Power in psychiatry. Soviet peer and lay hierarchies in the context of political abuse of psychiatry

A new open-access piece in History of Psychiatry may interest AHP readers: “Power in psychiatry. Soviet peer and lay hierarchies in the context of political abuse of psychiatry,” by Anastassiya Schacht. Abstract:

Soviet political abuse of psychiatry in the Brezhnevite era offers a rich case study of entanglement between various layers, impact spaces, and actors of power. This article discusses two types of discursive power in Soviet psychiatry. One sprang from the madness-affirmative cultural canon, in which dissidents sought their self-legitimation. More prominently, there was the power of psychiatrists within their own hierarchic system. I analyse how the action scopes for psychiatric power varied, depending on whether the recipient was a patient or fellow professional. Here, the inherent hierarchy structured and regulated the peer community and secured the stability of medical practices – and of the political entanglement of these practices and actors with the state-owned places of power.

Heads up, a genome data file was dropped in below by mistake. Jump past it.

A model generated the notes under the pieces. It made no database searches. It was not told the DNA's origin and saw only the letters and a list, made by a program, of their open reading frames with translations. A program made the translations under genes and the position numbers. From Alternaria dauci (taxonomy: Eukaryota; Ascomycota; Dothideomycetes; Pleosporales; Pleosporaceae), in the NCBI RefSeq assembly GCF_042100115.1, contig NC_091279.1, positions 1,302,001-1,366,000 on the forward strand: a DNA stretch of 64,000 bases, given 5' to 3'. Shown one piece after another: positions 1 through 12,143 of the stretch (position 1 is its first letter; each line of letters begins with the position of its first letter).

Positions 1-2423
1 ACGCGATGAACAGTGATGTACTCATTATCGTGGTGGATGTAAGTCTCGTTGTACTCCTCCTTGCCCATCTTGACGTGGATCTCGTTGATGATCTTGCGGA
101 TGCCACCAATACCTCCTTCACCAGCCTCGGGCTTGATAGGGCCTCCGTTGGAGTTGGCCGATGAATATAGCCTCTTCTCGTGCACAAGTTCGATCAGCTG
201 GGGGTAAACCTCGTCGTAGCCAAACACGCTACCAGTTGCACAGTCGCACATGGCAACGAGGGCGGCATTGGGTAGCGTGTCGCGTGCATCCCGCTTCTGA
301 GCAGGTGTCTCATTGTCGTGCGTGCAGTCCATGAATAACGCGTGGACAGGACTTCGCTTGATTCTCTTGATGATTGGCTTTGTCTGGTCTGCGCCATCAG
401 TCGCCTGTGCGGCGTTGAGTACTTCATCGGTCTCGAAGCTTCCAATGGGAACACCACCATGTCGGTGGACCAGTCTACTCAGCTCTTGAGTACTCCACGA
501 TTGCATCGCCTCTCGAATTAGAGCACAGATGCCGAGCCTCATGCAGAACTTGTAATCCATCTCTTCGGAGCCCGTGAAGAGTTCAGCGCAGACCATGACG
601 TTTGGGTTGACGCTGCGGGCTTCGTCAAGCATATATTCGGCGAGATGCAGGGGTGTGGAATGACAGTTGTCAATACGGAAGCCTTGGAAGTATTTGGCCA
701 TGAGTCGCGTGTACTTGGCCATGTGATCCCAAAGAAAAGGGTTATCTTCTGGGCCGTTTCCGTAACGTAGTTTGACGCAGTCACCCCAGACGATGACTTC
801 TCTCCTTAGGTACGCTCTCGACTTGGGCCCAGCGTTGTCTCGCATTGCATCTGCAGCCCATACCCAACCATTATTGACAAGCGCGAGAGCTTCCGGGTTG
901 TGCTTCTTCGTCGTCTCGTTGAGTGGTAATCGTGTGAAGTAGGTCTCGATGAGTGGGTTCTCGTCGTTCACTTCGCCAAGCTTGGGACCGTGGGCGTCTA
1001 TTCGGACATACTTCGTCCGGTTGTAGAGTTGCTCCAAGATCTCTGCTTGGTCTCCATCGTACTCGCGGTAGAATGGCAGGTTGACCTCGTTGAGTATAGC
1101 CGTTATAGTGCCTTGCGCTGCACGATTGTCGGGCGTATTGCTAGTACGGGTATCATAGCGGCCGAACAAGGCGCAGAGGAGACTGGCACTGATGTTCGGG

About Jacy Young

Jacy Young is a professor at Quest University Canada. A critical feminist psychologist and historian of psychology, she is committed to critical pedagogy and public engagement with feminist psychology and the history of the discipline.

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